The perfectionist Sue Perlative and the pragmatist Ev Reethings Relative visited an antique show on their first date:
Ev: Hey, this grandfather clock is very unique.
Sue: Time out! "Unique" means "one of a kind, without equal," so it can't be modified by "very." The clock is either unique or it isn't.
Ev: But isn't it high time we allowed ...Read more
In golf school, you learn about "course management," and no, it isn't about replacing your divots. It's about achieving the lowest score possible by selecting the shots, clubs and strategies best suited to your skills and limitations -- in other words, to play with your head, not your hubris.
Four principles of course management that help the...Read more
Why is "A" the first letter of our alphabet? Therein lies a "tail."
The ancient Phoenicians, who devised the precursor of our English alphabet some 3,000 years ago, depended heavily on oxen for the necessities of life, e.g., plowing, hauling, clothing, $10 ox milk lattes. The ox was so important that the Phoenicians called the first letter of...Read more
We all have our nasty little habits: binge-eating potato chips, chomping on gum and reading columns about words. And we fall into bad habits when it comes to language as well.
Instinctively, we pop two-word phrases into our mouths like lollipops: cautious optimism, ongoing relationship, serious contender, rising tensions, spiraling costs.
Q. Should the title of a school club be written "Future Teachers' Club" (with an apostrophe) or "Future Teachers Club" (no apostrophe)? -- Nancy Vallimont, Detroit
A. Future teachers take note: No apostrophe is needed.
In this case, "teachers" is an attributive noun, that is, a noun being used in a descriptive sense, not in a possessive ...Read more
It's "h" hour! Select the correct "h" words in these sentences:
1) The tortoise beat the hare by a (hairsbreadth, hare's breath).
2) The tortoise's plan to move at a slow and steady pace was derided as a (hairbrained, harebrained) scheme.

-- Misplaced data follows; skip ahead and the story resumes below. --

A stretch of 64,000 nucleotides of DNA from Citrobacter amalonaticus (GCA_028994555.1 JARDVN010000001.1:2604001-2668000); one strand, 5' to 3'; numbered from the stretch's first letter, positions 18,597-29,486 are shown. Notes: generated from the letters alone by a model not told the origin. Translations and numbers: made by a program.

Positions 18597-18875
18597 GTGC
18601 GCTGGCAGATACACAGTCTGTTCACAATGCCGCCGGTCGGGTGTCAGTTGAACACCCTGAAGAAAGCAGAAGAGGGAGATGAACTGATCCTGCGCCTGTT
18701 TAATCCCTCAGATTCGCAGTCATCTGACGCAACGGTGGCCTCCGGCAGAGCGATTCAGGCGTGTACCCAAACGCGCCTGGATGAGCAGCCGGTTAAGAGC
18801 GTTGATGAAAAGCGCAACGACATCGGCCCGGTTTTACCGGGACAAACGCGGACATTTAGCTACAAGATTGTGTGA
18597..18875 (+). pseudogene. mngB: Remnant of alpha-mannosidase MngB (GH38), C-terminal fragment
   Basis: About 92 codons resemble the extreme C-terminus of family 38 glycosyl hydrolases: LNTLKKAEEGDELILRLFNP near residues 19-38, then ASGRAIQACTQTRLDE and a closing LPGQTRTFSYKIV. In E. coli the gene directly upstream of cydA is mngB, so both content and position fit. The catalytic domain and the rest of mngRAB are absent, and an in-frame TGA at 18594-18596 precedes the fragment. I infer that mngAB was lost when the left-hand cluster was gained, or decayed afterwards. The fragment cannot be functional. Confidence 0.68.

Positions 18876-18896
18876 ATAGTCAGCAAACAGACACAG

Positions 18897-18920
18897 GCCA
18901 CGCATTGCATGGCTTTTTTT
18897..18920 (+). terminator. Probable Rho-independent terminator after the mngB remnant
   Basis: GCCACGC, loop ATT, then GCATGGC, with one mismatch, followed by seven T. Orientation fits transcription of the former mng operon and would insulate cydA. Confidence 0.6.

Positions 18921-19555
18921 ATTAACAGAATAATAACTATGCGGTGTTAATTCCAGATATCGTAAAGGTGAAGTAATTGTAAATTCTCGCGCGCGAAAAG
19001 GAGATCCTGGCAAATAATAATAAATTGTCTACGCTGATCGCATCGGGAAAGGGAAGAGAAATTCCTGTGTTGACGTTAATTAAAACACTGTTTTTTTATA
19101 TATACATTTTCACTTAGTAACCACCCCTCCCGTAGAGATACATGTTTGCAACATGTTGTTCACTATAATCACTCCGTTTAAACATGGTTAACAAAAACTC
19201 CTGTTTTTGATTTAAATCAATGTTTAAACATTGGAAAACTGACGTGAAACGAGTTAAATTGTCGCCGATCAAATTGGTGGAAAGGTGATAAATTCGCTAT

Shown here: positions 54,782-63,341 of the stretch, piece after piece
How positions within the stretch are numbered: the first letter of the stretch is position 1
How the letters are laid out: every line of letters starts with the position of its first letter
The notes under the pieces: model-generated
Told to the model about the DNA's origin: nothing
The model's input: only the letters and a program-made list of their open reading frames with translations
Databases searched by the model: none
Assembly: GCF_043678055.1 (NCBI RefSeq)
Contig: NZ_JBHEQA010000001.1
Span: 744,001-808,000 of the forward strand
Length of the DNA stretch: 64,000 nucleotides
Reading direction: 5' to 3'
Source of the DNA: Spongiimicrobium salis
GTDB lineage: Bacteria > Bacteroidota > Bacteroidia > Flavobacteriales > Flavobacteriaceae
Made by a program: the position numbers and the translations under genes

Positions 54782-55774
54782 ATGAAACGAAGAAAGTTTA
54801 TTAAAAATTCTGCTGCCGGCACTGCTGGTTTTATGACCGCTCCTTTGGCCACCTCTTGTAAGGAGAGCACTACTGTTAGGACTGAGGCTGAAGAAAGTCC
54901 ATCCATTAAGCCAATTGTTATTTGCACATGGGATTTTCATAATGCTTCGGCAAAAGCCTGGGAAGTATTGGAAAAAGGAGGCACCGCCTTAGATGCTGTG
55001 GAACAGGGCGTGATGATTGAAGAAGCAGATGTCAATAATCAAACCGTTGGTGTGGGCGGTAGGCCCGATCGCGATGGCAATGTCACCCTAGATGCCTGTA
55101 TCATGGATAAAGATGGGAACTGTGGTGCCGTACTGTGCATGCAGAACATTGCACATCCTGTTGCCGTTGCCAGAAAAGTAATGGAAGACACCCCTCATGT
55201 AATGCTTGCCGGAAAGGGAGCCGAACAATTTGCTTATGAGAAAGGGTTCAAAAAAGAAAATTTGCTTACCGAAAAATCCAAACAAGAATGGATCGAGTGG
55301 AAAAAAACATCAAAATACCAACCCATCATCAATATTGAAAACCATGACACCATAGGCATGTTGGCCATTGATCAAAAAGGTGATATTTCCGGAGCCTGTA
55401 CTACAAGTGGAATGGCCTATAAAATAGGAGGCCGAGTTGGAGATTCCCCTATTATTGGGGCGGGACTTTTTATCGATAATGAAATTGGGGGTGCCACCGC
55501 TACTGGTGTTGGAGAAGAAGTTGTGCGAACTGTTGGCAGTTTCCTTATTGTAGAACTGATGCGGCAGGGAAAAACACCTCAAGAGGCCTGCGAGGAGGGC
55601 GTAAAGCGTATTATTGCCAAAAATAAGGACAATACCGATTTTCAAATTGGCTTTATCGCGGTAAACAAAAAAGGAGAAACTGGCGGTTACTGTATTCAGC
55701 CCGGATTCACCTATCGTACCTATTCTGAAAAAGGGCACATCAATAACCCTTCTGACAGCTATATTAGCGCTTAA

3) The film was shot in an old airplane (hanger, hangar).
4) The (hearty, hardy) Arctic explorers ...Read more
What term will historians use for the Jan. 6 attack on the U.S. Capitol?
Immediately following the events, a hot debate ignited over what to call the actions of the mob: a revolt? uprising? insurrection? rebellion?
During ensuing weeks, journalists regularly began inserting the date of the event into references to it, e.g., "the Jan. 6 ...Read more
I, the all-powerful, all-knowing Word Guy, have a confession: I'm sometimes not sure whether to use "onto" or "on to."
I know, I know. I should have mastered this skill in second grade, along with how to use "in" and "into," how to choose between "beside" and "besides" and how to keep milk from coming out of my nose while laughing. But I didn...Read more
A friend recently told me he didn't give a hoot whether a speech he was writing might offend some people. "If they don't like it, they can lump it!" he declared.
As soon as he used this phrase (which you don't hear very often these days), we both started speculating about its origin. It means, of course, that if you don't like something, you'...Read more
Q. Please settle an argument. My position is that one "sees the sights," not the "sites." Thus, it's "sightseeing," not "siteseeing." -- Steve Civitello, Middletown, Connecticut
A. Steve, I cite you for your sharp insight. It's true that some of the sights you see while touring might also be sites, i.e., places where something occurred, such ...Read more
Early in my teaching career, I was coaching a boys' cross-country team at a local park when my runners suddenly grabbed me by the arms and legs and tossed me into a murky, mucky pond.
For the boys, this was good, clean fun. For me, not so much. Suddenly I was "all wet," "mad as a wet hen" and "wet behind the ears." This dunking had even "wet ...Read more
Q: I've always been taught that the abbreviation B.C. should be placed after the number of a year, and A.D. before the year. However, I've noticed that A.D. is now often being placed after the year. Is this now acceptable? -- Robert Warner, via email
A: I blame this unfortunate trend on the popularity of the movie "Monty Python and the Holy ...Read more
Several readers have asked me to clarify the meanings of "treason," "sedition" and other terms related to the recent assault on the United States Capitol.
Treason, which derives from the Latin "tradere" (to hand over, betray) denotes more severity than sedition does. To commit treason means to commit hostile acts to overthrow one's government...Read more